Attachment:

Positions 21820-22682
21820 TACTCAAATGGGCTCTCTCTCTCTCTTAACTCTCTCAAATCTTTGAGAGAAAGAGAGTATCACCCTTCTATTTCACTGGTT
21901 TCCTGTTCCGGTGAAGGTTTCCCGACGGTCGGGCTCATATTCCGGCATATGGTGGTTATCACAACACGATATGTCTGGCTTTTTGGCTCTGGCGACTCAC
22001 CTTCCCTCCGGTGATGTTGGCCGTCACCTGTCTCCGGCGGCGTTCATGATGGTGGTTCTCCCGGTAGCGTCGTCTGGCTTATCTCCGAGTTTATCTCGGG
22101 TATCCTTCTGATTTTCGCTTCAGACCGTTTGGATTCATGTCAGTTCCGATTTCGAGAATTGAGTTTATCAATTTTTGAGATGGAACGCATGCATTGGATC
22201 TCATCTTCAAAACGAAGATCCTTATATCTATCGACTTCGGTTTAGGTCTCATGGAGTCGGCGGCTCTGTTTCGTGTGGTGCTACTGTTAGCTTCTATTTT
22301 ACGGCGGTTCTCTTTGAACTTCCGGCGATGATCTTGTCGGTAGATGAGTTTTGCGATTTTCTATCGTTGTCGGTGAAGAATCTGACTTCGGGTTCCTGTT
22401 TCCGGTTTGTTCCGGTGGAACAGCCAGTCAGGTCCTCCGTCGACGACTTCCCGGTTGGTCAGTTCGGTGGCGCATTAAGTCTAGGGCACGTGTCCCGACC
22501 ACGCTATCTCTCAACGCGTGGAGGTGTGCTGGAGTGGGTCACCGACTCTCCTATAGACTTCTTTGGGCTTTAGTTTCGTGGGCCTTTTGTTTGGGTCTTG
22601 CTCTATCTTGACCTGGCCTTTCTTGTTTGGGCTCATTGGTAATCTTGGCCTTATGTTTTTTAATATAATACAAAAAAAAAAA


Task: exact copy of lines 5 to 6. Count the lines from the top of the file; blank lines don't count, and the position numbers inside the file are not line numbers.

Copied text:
22101 TATCCTTCTGATTTTCGCTTCAGACCGTTTGGATTCATGTCAGTTCCGATTTCGAGAATTGAGTTTATCAATTTTTGAGATGGAACGCATGCATTGGATC
22201 TCATCTTCAAAACGAAGATCCTTATATCTATCGACTTCGGTTTAGGTCTCATGGAGTCGGCGGCTCTGTTTCGTGTGGTGCTACTGTTAGCTTCTATTTT